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Why Is Your Immune System So Important?

Your immune system is central to your health and well-being because it affects every other part of your body. It controls and influences all aspects of your health. The healthier your immune system is, the better your body can cope with the many toxic burdens it may encounter.

What Is The Immune System?

It is your body’s defence force against infectious agents such as bacteria, viruses, parasites, fungi, and from the growth of tumour and cancer cells. It is also involved in your body’s response to injury and trauma. Your immune system is made up of tissues, organs and special interdependent cell types.

For instance, Natural Killer cells (or NK cells) are essential in protecting you against daily exposure to viruses and cancer cells that reach your body. A healthy immune system has high NK cell numbers and activity, while chronic illness is associated with low NK cell numbers and activity.

The immune system has the ability to distinguish between your body’s own cells (“self”) and foreign cells (“non-self”). Normally, the body’s immune defences co-exist peacefully with cells that are distinctively “self”. On the other hand, when immune defenders encounter cells or organisms are “foreign,” they quickly launch an attack.

How Does Your Immune System Work to Protect You?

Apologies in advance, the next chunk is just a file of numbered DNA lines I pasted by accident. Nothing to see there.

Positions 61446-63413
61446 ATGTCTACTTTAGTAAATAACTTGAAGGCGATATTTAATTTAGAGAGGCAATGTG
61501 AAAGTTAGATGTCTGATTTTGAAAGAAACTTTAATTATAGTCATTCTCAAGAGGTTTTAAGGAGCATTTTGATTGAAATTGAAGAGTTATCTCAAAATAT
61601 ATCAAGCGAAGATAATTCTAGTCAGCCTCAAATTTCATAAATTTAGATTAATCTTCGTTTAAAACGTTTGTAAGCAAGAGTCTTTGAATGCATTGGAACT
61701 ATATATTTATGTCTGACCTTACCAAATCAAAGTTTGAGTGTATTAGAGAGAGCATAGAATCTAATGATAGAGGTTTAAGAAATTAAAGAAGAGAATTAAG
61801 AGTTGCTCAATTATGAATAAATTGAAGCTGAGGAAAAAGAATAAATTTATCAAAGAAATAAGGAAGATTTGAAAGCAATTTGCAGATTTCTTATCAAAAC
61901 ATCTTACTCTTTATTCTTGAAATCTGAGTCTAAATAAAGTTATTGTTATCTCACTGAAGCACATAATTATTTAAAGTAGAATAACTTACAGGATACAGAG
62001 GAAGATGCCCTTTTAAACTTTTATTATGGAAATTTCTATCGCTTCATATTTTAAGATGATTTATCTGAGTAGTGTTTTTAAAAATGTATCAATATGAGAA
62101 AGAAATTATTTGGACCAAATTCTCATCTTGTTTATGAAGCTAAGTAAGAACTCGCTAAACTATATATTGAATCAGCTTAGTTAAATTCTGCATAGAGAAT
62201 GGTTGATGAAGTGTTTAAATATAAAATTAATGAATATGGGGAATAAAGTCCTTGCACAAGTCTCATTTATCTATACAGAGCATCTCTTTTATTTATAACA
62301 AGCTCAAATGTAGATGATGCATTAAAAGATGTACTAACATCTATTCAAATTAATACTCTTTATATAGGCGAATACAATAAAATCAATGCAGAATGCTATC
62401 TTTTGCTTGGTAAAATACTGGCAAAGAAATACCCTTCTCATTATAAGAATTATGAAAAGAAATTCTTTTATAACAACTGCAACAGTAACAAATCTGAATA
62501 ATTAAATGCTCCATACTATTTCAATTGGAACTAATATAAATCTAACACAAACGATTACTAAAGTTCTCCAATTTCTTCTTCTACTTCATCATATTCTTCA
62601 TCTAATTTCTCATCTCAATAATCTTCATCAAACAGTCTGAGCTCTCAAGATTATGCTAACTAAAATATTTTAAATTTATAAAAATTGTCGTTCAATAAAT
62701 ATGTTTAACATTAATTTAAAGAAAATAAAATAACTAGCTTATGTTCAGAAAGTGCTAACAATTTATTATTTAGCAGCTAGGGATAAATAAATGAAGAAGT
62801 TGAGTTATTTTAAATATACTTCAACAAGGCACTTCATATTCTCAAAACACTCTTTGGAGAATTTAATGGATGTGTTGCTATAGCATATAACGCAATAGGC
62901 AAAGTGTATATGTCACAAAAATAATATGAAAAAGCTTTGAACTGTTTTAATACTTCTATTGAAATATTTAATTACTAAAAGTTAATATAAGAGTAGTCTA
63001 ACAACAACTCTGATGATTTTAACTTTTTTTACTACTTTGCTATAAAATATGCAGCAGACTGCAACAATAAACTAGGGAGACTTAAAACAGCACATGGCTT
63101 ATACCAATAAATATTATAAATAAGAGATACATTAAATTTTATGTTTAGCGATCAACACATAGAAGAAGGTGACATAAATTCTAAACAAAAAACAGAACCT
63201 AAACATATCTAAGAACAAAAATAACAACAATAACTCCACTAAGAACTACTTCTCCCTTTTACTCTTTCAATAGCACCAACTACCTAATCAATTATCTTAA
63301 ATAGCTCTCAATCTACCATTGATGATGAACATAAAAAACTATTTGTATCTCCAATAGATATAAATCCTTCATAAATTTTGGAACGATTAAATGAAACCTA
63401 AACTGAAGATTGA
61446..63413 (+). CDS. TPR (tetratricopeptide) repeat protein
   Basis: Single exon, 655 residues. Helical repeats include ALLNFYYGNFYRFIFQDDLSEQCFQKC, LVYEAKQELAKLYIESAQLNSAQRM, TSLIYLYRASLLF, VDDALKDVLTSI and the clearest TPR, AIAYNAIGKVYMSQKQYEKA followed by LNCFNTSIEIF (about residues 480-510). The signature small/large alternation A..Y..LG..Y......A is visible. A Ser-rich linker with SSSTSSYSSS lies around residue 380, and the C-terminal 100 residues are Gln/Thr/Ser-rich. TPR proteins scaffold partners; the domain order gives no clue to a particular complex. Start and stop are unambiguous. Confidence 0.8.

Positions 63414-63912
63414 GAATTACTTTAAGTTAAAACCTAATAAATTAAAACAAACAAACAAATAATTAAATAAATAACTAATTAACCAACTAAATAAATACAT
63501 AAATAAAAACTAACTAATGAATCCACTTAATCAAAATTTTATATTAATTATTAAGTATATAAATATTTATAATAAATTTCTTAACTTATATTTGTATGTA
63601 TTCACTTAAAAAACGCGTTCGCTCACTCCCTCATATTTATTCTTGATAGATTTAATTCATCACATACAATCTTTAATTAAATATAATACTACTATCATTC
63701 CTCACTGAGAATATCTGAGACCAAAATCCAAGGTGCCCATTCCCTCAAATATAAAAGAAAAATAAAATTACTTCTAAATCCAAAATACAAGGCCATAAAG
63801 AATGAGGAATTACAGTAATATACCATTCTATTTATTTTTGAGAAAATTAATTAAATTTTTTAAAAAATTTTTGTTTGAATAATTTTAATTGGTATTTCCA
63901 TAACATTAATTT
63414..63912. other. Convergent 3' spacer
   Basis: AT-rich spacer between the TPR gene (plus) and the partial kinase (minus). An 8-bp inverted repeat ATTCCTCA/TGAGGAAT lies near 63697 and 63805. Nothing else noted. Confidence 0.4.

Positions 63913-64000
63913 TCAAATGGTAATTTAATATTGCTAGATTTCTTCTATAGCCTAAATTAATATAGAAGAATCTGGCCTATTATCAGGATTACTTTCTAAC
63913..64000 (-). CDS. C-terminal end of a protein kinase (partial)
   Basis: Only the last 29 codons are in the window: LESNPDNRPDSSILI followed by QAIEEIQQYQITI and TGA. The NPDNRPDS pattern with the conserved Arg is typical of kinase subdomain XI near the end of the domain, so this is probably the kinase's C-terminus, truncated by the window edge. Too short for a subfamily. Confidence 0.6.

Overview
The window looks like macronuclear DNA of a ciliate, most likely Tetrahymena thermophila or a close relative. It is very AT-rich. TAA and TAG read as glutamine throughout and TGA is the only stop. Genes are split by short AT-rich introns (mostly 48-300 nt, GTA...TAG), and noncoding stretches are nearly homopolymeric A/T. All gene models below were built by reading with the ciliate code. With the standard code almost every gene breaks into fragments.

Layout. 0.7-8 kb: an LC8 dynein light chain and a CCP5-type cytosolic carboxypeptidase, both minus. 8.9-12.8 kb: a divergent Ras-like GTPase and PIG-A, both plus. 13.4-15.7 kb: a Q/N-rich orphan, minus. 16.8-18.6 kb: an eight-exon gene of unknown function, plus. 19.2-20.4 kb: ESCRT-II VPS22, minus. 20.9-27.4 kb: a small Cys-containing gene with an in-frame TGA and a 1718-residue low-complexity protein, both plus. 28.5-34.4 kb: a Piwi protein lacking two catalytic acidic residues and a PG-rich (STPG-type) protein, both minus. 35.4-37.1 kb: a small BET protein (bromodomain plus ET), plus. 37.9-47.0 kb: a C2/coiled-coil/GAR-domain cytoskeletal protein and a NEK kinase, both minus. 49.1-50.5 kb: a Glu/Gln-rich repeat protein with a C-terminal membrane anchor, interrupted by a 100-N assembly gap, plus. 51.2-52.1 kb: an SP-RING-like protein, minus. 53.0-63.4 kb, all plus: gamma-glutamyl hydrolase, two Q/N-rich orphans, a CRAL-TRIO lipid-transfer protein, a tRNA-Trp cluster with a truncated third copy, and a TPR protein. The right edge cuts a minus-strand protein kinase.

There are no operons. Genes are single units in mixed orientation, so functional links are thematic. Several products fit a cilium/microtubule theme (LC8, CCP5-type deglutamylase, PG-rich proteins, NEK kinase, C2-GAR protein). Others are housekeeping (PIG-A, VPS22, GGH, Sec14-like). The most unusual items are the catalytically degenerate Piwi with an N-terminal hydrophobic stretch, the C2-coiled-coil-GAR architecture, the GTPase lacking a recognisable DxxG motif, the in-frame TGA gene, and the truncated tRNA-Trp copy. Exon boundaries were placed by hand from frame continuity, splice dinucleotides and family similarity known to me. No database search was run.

Your immune system seeks out and attacks organisms and substances that invade your body systems and cause disease through a series of steps called the “Immune Response”.

In order to work properly, communication amongst the cells is key. Immune cells communicate by direct physical contact or by releasing chemical messengers.

When “foreign bodies” (or “antigens”) are detected, several types of cells work together to:

  1. Recognise these foreign bodies
  2. Respond by attacking these foreign bodies to protect us
  3. Remember these antigens in case of future “attacks”.

Your immune system stores just a few of each kind of the different cells needed to recognise possible enemies. When an antigen appears, those few matching cells multiply into a full-scale army to attack. After their job is done, they leave guard soldiers behind to watch for future attacks.

If you would like to know more about your immune system we recommend the following link: https://www.niaid.nih.gov/research/immune-system-overview